A point of concern, however, is CEO Sergio Marchionne’s comment at the Detroit Auto show.  He feels a U.S. recovery will pave the way for growth of his more heavy metal cars and trucks, like the Jeep Grand Cherokee and the Dodge Ram truck. This is just the type of talk that got us into trouble in the first place.  I would expect to hear this from Ford and GM but not Chrysler (Fiat).  Twenty somethings and the emerging car buyer market (read future) will not be demanding guzzlers. And in 10 years a 30 MPG car will be a guzzler.

    Don’t fall for this Mr. Marchionne. Keep your eyes on the big prize. Stop the supersizing.  Find beauty in the small. The efficient. Meep meep. This is way forward. Peace.



    UBER brand strategy. ‘sup?


    charger strom trooper

    UBER is doing a really neat promotion in NYC, tying in to the new Star Wars movie. It is making 8 Dodge Chargers, painted to look like Mattel Hot Wheels Star Wars Storm Trooper cars (white with distinctive black striping), available for free for the day, providing you use the appropriate promo code. It’s really cool for Dodge, whose cars become roving brand billboards, and it’s a nice way to get UBER some excellent pub.

    The promo made me wonder though about UBER’s brand strategy. I’m not sure I know what it is at this point. And that’s often okay for a first-to-category company. Your Is-Does becomes the brand claim a la “Your Ride, On Demand.” But without a brand strategy (1 claim, 3 proof planks), it’s hard to decide if a promotion is making a deposit in the brand bank or a withdrawal.  So this seems to me a promotion for promotion’s sake, not for strategy’s sake. Though I don’t know the Dodge Charger brand strategy, I’m feeling a proximity to it with this promotion. Storm troopers charge, no?

    Start-ups and category pioneers need brand strategies. VCs should encourage this. It helps everyone make decisions about product, experience and messaging. UBER should have one.



    The New Lincoln Mishegas.


    Would you like to be confused?  Click through to “Steer The Script” the new Lincoln Motor Company something or other. I’m not sure what it is, hence the something or other.  It’s is not a campaign so much as a weak federation of ads. Or not. The only thing I can say for sure is it has something to do with Twitter.  The ideas the drive the comms have been solicited from Twitter and conveyed by Twitter users. Then Lincoln’s agency started writing, directing and filming this Mishegas which I think we will see in :30 or :60 form on the Super Bowl.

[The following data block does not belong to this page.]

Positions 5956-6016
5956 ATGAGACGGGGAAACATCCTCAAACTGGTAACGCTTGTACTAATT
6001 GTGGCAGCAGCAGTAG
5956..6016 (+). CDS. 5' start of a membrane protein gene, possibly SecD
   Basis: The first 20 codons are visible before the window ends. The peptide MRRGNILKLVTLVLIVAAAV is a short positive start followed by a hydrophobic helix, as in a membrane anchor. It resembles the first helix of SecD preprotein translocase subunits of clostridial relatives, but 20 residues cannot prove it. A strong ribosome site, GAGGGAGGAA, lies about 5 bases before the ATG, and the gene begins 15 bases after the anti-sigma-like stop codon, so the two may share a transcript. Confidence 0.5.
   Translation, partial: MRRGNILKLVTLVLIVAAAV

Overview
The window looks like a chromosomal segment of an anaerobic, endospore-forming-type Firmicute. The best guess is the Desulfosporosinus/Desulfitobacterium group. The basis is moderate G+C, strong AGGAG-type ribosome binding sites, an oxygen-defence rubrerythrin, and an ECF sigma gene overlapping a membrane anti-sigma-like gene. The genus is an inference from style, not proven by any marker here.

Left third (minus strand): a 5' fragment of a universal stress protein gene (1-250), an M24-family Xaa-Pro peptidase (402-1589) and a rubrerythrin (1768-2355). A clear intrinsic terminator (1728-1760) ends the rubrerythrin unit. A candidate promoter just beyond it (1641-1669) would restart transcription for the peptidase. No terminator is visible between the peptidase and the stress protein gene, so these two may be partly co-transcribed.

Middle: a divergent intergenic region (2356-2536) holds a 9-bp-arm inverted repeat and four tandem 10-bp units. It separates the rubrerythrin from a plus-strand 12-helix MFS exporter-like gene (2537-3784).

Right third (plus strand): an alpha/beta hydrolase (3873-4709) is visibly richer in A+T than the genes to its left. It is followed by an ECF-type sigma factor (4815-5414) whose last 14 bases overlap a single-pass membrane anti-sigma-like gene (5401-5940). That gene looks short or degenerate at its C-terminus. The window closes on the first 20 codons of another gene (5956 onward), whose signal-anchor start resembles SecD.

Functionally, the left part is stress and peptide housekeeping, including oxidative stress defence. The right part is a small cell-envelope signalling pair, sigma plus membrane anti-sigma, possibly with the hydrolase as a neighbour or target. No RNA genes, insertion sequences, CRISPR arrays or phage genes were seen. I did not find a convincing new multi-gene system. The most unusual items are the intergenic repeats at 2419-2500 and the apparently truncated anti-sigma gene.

I must admit, the new car (can’t remember its name…it has an M in it) is pretty cool looking. And it has a retractable roof – the whole roof, I think.

    In an earlier post about Lincoln I made fun of a poorly constructed print ad introducing the New Lincoln Motor Company.  Next they did some advertising on TV with Abraham Lincoln, now this. I’m not sure who is running the show over at Lincoln, but their head must be on a swivel.

    This is indeed a “new” Lincoln Motor Company.  And it does sell cars. Luxury cars that are designed for people. People? Other than that, mishegas (Yiddish). Peace in Syria.





    A Marketing Lesson.


    Not one to throw darts at people I don’t know, I have been known to ding their actions. That’s the fun of blogging.  One marketing person who is a bit of a lightning rod, especially to those in the advertising business is Joel Ewanich, chief marketing officer of General Motors.  Forbes called him “Marketer of the Year” in 2009 and he has done some great marketing putting Hyundai on the map. I’ve written about Hyundai’s smart marketing for years.

    But lately, Mr. Ewanich who is nothing of not decisive, has been spending his time shaking up the ad agency roster and tossing grenades. Google “Goodby Silvertein+Ewanich.” While Mr. Ewanich was spending much media time energizing and de-energizing agencies his defining product launch, the Chevy Volt, was going long on glamour and short on engineering. It was reported today that the Volt’s lithium ion battery pack has been found to spark and fire in simulated crashes. 

    Marketers, lest we forget, are responsible for product as well as promotion and it seems that the Volt was not adequately tested prior to launch. In all the news about loaner cars and driver safety being job one, I haven’t seen Mr. Ewanich’s name anywhere. Dart time.  Combustion engines go on fire after crashes. Hell, they are filled with gas.  Lithium ion batteries overheat — can you say Dell?  Mr. Ewanich did not design the battery pack or it’s housing, but he is responsible for product readiness.  

    A lesson to all marketers: Get the product right first. I understand multi-tasking and readiness, but marketing starts with the product. And ends with the product. Now there’s a marketing trend – product quality. Peace.